Making work spaces and facilities more accessible for people with physical disabilities so they participate more fully in the workforce could lift overall economic activity by $16.8 billion by 2030, according to a report by the Conference Board of Canada.
“Employment rates for Canadians with disabilities are roughly two-thirds those of the general population — and those that are employed tend to work a slightly shorter work week. Improving the labour market participation of people with physical disabilities could add significantly to Canada’s future pool of workers and to the quality of life of individuals with disabilities,” said Ruth Wright, director of HR and inclusive talent management research at the Conference Board of Canada.
“This is positive not only from an inclusion point of view but also provides economic benefits to businesses, individuals, and governments alike.”
The number of Canadians living with a physical disability that impairs their mobility, vision or hearing will rise from 2.9 million to 3.6 million over the next 13 years — nearly double the pace of the population as a whole, said the Conference Board.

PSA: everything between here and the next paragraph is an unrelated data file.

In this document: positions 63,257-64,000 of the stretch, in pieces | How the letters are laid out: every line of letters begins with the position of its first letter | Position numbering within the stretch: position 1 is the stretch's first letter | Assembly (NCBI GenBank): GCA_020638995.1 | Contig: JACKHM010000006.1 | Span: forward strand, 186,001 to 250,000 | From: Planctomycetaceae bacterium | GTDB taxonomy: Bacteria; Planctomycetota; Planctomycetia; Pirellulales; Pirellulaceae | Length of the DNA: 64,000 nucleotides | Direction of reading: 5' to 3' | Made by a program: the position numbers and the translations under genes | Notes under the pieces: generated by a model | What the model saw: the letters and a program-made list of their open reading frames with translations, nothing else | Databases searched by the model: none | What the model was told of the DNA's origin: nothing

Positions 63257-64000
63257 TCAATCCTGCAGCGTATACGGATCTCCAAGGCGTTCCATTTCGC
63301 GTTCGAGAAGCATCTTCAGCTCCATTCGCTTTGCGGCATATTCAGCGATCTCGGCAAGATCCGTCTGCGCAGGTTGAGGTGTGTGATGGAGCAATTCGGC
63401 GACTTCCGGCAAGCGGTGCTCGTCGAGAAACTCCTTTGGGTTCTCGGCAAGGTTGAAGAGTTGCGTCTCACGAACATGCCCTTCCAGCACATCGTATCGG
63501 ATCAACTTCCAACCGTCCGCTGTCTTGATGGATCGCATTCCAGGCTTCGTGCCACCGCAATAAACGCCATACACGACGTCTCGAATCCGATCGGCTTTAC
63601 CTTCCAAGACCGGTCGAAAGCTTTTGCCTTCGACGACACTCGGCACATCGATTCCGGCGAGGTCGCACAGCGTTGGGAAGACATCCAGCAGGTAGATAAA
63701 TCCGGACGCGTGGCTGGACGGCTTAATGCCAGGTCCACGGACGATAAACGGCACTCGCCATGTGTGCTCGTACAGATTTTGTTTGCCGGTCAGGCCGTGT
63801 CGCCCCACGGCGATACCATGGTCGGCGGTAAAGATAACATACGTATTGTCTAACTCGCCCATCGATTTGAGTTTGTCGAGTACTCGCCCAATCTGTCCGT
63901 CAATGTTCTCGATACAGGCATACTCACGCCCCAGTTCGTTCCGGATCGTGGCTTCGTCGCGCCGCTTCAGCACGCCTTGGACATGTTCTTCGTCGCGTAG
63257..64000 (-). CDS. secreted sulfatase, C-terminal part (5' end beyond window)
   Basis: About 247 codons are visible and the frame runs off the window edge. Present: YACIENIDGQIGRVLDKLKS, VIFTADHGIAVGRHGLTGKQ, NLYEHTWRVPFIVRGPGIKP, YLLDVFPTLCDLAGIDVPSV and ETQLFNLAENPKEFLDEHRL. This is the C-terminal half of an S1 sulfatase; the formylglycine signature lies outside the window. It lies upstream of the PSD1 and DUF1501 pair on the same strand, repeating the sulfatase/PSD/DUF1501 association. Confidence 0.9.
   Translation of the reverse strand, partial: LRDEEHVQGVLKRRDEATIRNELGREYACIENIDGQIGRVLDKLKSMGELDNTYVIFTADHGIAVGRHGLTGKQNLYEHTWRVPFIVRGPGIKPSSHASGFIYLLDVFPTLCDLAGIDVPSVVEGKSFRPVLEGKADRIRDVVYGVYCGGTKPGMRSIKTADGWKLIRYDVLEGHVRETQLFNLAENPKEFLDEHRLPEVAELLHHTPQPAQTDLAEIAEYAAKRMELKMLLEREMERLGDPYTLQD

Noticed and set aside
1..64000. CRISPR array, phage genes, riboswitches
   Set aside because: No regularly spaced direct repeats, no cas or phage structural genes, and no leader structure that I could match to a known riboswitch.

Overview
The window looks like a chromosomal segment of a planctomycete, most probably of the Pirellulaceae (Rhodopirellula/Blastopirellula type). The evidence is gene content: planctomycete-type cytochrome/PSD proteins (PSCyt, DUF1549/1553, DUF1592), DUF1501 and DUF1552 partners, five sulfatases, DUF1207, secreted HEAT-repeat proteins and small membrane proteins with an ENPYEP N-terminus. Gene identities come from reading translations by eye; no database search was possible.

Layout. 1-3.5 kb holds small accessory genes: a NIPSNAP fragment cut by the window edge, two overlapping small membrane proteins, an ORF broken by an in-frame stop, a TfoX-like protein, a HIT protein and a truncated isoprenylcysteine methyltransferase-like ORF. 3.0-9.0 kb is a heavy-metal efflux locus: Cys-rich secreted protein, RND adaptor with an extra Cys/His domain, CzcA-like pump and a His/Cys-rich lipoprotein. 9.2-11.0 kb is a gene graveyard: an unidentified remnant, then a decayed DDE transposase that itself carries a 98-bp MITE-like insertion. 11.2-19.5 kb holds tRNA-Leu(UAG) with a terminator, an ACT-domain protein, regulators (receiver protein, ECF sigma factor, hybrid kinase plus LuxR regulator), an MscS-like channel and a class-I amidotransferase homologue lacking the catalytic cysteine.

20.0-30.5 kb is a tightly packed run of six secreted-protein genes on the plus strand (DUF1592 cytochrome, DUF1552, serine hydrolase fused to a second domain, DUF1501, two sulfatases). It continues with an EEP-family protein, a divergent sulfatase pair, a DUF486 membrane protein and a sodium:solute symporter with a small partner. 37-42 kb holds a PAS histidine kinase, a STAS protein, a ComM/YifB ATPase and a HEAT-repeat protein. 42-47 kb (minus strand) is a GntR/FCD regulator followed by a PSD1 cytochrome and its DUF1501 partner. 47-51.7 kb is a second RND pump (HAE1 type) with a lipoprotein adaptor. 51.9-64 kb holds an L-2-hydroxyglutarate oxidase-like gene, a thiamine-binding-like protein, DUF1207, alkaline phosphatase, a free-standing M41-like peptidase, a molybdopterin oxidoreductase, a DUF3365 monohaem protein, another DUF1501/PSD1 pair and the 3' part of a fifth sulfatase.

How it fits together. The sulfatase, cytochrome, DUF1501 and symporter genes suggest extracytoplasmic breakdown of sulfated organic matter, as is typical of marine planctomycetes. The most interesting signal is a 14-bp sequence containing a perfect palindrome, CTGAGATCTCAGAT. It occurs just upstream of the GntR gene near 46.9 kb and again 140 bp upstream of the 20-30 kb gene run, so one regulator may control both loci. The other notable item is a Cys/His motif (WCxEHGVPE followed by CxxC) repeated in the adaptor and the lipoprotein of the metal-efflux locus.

Improvements to workplace access would allow 550,000 Canadians with disabilities to work more, increasing GDP by $16.8 billion by 2030.
The increase in labour availability would lift the income of people with disabilities by more than $13.5 billion, it said.
The Business Case to Build Physically Accessible Environments provides results of a survey of Canadians with physical disabilities to identify barriers for workforce participation and calculates the economic impacts associated with increased labour participation.
Roughly 60 per cent of respondents said their disability prevented them from finding employment that allows them to use their skills, abilities and training. Of those who were employed, almost three-quarters indicated their condition was preventing them from working to the extent they desired.
Of these individuals, more than 65 per cent of survey respondents believed accessibility improvements would allow them to increase the number of hours they work, found the survey.
Of those who are currently unemployed or out of the labour force, roughly 57 per cent felt they would be able to return to work if accessibility improvements were made, found the Conference Board. Of these, about 38 per cent would be able to work several hours per week, and nearly 19 per cent expected that they could work 11 or more hours per week.
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